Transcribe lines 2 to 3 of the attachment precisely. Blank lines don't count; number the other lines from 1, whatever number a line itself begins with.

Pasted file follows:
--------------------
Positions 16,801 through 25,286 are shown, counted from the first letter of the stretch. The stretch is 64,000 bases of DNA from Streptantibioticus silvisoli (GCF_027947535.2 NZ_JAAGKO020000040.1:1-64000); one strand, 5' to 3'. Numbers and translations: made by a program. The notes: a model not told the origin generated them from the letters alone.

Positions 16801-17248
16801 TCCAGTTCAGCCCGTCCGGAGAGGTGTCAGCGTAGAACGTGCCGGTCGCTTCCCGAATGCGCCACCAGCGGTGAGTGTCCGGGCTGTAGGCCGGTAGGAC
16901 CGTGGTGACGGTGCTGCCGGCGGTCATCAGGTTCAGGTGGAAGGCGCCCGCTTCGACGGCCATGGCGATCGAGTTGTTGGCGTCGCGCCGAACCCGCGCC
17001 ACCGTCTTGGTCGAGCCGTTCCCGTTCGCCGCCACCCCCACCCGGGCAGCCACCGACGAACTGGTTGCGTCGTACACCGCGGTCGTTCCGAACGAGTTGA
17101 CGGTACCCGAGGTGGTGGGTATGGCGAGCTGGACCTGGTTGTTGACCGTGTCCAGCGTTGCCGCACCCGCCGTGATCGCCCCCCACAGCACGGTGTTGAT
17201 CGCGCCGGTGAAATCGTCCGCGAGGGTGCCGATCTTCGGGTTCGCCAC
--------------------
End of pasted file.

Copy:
Positions 16801-17248
16801 TCCAGTTCAGCCCGTCCGGAGAGGTGTCAGCGTAGAACGTGCCGGTCGCTTCCCGAATGCGCCACCAGCGGTGAGTGTCCGGGCTGTAGGCCGGTAGGAC